Lord Shang Revisited 1

E Bruce Brooks, University of Massachusetts
Philology in an Old Key: Lord Shang Revisited
WSWG 17, Leiden University, 17 September 2003

This lecture inaugurated the WSWG 17 Conference at Leiden University. It is here reproduced substantially as given on that occasion.

Joseph Scaliger


My talk today is offered in homage to Joseph Scaliger, a hero to philologists, and the star of this University's faculty beginning in the year 1593. I wish to suggest that the art of philology is still growing, and can still be of service to history. For the historian can hardly use some text as evidence unless its value as evidence has been determined, and that determination is the proper work of philology. As an extended example, I will return to the first work of Professor Duyvendak, another of Leiden's founding figures: his 1928 study of the Shang-jywn Shu, or SJS as I shall abbreviate it. And finally, at the end, I will return briefly to Scaliger. I am advised by my hosts that philology is no longer as exciting a subject as it was in 1593, or even in 1928. Of course I hope to dispute that judgement, but in doing so, I will try to keep things moving. I don't in any case have a full solution of SJS to share with you. Instead, I offer some highlights from a work in progress. If someone wishes to return later, to a point I have too briefly discussed, or omitted altogether, I understand there will be time to do so.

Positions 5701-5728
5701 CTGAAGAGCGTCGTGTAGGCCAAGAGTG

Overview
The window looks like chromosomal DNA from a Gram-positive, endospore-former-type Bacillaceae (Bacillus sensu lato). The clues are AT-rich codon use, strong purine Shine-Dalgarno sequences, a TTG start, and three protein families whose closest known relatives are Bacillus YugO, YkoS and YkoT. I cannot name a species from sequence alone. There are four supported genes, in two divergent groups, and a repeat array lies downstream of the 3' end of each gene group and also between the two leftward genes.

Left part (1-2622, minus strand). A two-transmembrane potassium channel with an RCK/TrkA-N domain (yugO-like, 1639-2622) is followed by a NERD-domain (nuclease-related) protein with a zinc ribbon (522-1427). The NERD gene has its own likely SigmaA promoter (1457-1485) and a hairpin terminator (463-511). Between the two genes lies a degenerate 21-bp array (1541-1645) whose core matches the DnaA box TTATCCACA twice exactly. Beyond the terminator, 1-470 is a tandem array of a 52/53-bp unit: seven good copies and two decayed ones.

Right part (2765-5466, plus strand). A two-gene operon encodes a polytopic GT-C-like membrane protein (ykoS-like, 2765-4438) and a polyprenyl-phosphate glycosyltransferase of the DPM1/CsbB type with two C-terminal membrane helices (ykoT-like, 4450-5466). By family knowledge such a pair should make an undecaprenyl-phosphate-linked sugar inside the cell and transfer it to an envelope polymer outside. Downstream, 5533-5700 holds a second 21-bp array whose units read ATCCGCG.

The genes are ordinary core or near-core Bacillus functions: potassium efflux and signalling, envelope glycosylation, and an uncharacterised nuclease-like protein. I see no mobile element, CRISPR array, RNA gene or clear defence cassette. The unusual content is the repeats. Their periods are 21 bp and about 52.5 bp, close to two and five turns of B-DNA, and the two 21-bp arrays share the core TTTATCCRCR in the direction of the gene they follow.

1. Philology

By philology, I mean using linguistic and historical knowledge to understand a problematic text. The usual view is that there are two phases of this: (1) In "text criticism," manuscripts are compared, scribal errors and additions are removed, and the author's original is recovered. (2) In "higher criticism," the recovered original is interpreted like any other literary text. Note the presumption that what text criticism recovers is in fact the author's original manuscript. But not all ancient books are author productions in the first place. As Jang Sywe-chvng long ago pointed out, some classical Chinese texts are really school accumulations; they come into being over time, and the difference in time may well produce internal inconsistencies, which are nevertheless original to the final text. In such cases, text criticism which assumes a consistent original, and corrects inconsistencies accordingly, may operate to deface the text, not to recover it. Eldon Epp, in the New Testament field, has recently recognized this problem. If to long-established methods of dealing with text corruption, we add an awareness of the possibility of text growth, we get a revised canon of procedure. My suggestions for that procedure would be the following:

And apart from theory, one should be open to advances in technique. Technique can never be good enough.


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